How Kobe Bryant is trying to bring the Mamba Mentality to baseball

Yahoo Sports

If you’ve been paying attention to Kobe Bryant’s post-NBA career, he’s made it quite clear he’s not interested in just riding off into the sunset as a basketball great. He’s got his sights set much higher.

Heck, he’s already won an Emmy and an Oscar.

Now, he wants to transform the way athletes — particularly young ones — hone their craft. Even those outside of basketball. As strange as it might sound, even baseball players.

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This week, Bryant’s Mamba Sports Venture Lab launched its first product. It’s called Mamba RISE. It’s a smartphone app that is part game, part mental exercise, the goal is to bring Bryant’s famous Mamba Mentality to other sports. Included in the launch of Mamba RISE are baseball, football and volleyball. A basketball version is coming later. No word on if it’ll be beta-tested by a certain youth basketball team he made famous on Instagram.

The app is simultaneously aimed at kids who want to hone their skills, with gamified exercises that help baseball players read pitches or quarterbacks read coverages. But it can also be used at the pro level, with the ability to plug in actual game footage for major leaguers to study.

Count New York Mets star Pete Alonso, the likely NL Rookie of the Year and current MLB home run leader, as one of the believers. Alonso is the baseball face of the Mamba RISE. In fact, when you get into baseball mode, it’s Alonso that greets you. You can even compete against Alonso in how quickly you can read a pitch out of a pitcher’s hand.

“I mean, if Kobe Bryant wants to do something and work with me I’m all for it because he’s a competitor and a champion,” Alonso told Yahoo Sports. “To align myself with that type of winning mentality is really cool. And the type of training that he’s doing, I’m a huge fan of it. It’s a great opportunity, and I think it’s all about trying to help other people get better.”

The app was tested on all different levels of players — from youth travel teams to minor leaguers. Bryant himself had final sign off on the look and functionality of Mamba Rise.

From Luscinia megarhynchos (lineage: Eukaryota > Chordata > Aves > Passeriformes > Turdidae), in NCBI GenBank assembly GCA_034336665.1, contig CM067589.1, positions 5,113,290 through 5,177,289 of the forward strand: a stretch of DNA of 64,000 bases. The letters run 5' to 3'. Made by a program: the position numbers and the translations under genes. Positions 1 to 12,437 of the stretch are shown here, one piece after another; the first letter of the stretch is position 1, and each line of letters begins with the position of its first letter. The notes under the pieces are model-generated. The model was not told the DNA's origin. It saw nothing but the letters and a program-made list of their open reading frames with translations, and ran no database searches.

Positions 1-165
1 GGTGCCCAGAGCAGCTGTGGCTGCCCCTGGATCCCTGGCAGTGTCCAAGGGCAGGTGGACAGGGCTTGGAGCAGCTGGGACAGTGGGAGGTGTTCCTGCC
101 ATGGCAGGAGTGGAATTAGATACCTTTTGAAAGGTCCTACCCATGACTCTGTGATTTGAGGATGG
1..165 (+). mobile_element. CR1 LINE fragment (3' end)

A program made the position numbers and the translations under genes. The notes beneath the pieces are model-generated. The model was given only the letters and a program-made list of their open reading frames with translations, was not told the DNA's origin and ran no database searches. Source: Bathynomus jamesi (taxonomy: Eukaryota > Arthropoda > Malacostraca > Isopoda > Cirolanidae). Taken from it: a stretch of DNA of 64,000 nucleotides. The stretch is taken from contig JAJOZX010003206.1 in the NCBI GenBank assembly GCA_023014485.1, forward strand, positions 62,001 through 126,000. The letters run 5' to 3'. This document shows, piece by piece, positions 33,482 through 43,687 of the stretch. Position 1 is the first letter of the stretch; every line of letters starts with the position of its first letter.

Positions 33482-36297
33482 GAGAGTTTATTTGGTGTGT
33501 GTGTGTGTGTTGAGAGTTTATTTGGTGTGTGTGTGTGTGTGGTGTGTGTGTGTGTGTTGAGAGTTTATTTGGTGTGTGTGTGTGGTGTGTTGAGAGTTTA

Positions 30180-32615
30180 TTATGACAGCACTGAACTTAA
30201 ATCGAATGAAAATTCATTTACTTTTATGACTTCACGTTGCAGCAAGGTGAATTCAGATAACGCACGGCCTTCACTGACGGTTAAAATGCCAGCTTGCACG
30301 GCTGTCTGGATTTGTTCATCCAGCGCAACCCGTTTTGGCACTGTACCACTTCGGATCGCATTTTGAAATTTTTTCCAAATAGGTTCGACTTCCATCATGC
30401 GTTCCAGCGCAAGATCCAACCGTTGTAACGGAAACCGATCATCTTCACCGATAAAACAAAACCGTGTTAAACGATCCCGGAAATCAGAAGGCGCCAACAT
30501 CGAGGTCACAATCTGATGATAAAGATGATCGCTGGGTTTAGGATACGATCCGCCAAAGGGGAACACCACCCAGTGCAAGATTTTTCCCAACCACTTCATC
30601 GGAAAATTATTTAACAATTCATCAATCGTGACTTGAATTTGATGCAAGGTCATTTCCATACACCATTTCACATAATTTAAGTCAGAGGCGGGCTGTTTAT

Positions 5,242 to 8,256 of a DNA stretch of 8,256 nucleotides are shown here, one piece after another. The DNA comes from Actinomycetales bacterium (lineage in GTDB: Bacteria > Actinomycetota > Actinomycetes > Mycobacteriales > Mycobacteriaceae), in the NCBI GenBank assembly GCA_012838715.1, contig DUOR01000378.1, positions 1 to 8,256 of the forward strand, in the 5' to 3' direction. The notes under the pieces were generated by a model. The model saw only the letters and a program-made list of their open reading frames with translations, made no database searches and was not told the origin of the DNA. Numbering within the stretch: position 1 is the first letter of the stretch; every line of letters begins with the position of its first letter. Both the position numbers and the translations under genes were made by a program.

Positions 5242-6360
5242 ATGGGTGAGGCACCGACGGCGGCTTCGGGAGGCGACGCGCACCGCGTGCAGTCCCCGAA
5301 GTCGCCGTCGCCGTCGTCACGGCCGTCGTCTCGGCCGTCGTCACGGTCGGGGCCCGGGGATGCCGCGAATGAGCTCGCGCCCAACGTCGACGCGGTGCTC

There are four different pitches (fastball, changeup, curveball and slider) and three different settings (high school, college and pro). Alonso believes it will help players in areas of the U.S. where baseball can’t be played year-round.

“It has the potential to be extremely beneficial,” he said. “There are different pitch sequences. It’s a challenge. And if you don’t challenge yourself then you really can’t get better. So I think it’s really important.”

The app will eventually launch basketball and soccer components too, each with the goal of sharpening an athlete’s focus on the details that can help separate a good player from a great one.

Including baseball is especially interesting at a time when baseball is trying to figure out ways to get more youngsters playing their game. It may end up that baseball lucked into Bryant being one of the people pushing young athletes toward baseball.

Kobe Bryant's new Mamba RISE app will help aspiring baseball players hone their craft.
Kobe Bryant's new Mamba RISE app will help aspiring baseball players hone their craft.

Imagine a world in which someone downloads the app because Bryant’s name is attached to it, tries the baseball aspect and discovers they’re really good. It’s not the worst idea for garnering more interest at a time when America’s Pastime is eager to engage the “can I play on your phone?” generation.

While there’s some buy-in on the pro level with Alonso and a group of others, the real goal is to impact young athletes. The goals, according to a spokesperson from the Mamba Sports Academy, is to limit wear-and-tear while strengthening baseball IQs.

Imagine that: It might just be Bryant who helps save baseball.

Yahoo Sports’ Mike Mazzeo contributed to this post.

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